Over the past few months, I’ve attempted to incorporate the Harkness Method into my IB Economics and 10th grade Individuals & Societies classes. My hope is that in learning to facilitate Harkness-style discussions my lessons will become more student-focused, encouraging deeper critical thinking and a more comfortable environment for risk-taking and “failing forward“.
In setting up Harkness discussions, I’ve found a few posts particularly inspirational. The image to the left comes from George Couros, and lays out a nice visual argument for turning learning over to your students.
Jabiz Raisdana has provided useful insights on how to set clear, meaningful expectations, including what he’s learned by using Harkness in his classroom and a post outlining “Roundtable Expectations” he uses in his classroom.
This year I’m trying to, as Jabiz puts it “teach less, talk less, instruct less, deliver content less, and to guide more, listen more, give more voice to my students.” So far, it’s been going alright. I wanted to write a post documenting the process of running my first Harkness Discussion, mostly to have a record of what worked and what didn’t, and to be able to reflect on the process and make improvements going forward.
Part of the reason I’m incorporating Harkness discussions into my lessons is to give students more ownership of the learning that takes place in our classroom. In my six years since moving from teaching in middle school to high school humanities and economics, I have constantly struggled with striking the right balance between delivering content and facilitating student learning. It seems harder to plan student-centered lessons, and as a result, when my creative juices aren’t flowing at 100%, I tend to default to a more teacher-centered approach. Even when I plan what I think is a perfectly student-centered lesson, I find myself inevitably taking over the lesson at some point to steer it in a different, more “productive” direction.
The first Harkness lesson I attempted went surprisingly well. Surprising, because it was the 3rd day of class with my 10th grade Individuals and Societies students, with very little time to build up much trust for an appropriate level of respectful discussion and risk-taking. Also surprising because I video-taped the lesson! For the practical setup, I relied heavily on Silvia Tolisano’s post on the Socratic Seminar and the Backchannel. She used a “Fish Bowl” structure, which I was familiar with but had never used. I found it really helpful to follow Silvia’s guidance on establishing norms for what she calls a “Socratic Seminar”, and my “bowl” students used Today’s Meet to stay involved in the “fish” discussion.To prepare for the discussion, I assigned students to read a sample essay and, using the MYP Assessment Criteria, give it a mark in each of three criteria. Then we used Silvia Tolisano’s model on “Socratic Seminar” and went to work. The students handled it brilliantly, engaging in a meaningful analysis of a sample MYP assessment. From my perspective, students were engaged, they steered the conversation where they wanted, arriving at agreement on some points rather quickly, and spending more time on the topics where there wasn’t clear agreement. Students themselves reported they enjoyed discussing what they were interested in (for what is a fairly boring topic) and their sense of ownership over the discussion. They didn’t like the “Fish Bowl” setup as much as I thought they would, but I think this was as much up to how I sold/facilitated their use of Today’s Meet during the discussion. I hope to try Today’s Meet again later with a different group/topic. Overall, my first forage into the Harkness world was a success.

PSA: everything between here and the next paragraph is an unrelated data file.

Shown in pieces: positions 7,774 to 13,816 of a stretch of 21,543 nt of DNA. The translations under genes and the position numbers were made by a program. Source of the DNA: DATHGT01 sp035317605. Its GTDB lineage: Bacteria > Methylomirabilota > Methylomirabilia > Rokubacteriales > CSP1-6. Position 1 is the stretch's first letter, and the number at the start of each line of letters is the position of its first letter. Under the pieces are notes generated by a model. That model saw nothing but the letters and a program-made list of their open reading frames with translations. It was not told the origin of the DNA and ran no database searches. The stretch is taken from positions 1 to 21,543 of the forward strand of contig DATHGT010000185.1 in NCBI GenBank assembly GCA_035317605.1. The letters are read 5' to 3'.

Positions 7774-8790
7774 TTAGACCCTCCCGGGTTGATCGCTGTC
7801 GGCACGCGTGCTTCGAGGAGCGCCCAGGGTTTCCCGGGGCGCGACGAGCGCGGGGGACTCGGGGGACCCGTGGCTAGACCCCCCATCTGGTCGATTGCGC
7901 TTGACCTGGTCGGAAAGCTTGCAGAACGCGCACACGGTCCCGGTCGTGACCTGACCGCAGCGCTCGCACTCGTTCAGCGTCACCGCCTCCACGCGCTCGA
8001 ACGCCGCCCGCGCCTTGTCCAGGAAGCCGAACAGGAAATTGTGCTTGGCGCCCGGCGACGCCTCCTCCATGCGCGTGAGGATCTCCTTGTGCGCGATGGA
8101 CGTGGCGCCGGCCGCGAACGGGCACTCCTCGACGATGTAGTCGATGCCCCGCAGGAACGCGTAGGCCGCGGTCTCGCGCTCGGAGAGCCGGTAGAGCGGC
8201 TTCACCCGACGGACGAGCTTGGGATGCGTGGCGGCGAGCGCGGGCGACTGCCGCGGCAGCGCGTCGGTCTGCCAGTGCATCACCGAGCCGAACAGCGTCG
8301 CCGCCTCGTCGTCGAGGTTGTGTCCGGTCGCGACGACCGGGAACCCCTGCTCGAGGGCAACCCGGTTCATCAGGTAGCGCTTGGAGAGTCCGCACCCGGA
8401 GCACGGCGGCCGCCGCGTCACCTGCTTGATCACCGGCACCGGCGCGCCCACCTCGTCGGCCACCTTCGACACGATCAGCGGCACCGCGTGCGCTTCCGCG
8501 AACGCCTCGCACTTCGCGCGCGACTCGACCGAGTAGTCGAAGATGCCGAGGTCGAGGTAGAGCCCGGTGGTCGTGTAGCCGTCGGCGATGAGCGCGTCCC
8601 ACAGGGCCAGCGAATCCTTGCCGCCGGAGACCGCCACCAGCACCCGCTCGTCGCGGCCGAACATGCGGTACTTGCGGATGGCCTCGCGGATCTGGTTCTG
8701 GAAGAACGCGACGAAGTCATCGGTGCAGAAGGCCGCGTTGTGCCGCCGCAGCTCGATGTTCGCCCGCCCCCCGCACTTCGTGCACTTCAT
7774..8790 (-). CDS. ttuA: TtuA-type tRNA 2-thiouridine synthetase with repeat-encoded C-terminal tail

More recently, my year 1 IB Economics students had a Harkness discussion centering on “The Wonderful World of Adam Smith”, a chapter from Robert Heilbroner’s “The Worldly Philosophers”. This effort seemed to be another step forward, for both me and the students involved. One highlight included using Jabiz’s “At the Table” post to set expectations for the discussion. This seemed to engage students from the start, as we read the post quietly on our own before students highlighted expectations which particularly resonated with them. Another highlight was the debrief at the end of the discussion. Despite some logistical problems during the discussion (30 degrees celcius in the classroom, 19 people at the table before splitting into two groups), the classes both reported feeling engaged in meaningful discussions about the text. On some topics, they spent much longer than I would have in class, while others they only covered superficially, which allowed me to follow up in more depth during the debrief the following lesson. But their overall satisfaction with the process was high.
As a result of these early successes, I wish I could report that we kept consistently holding Harkness discussions, however, it’s been tough. We’ve only done so once in each class since the fall semester. The pull of content has won out far too often thus far. However, there is still hope. Going forward, I intend to meet with colleagues in the Humanities Department who have experienced similar (and more consistent) success, and ideally I will include some form of these discussions in my professional goal for the upcoming school year.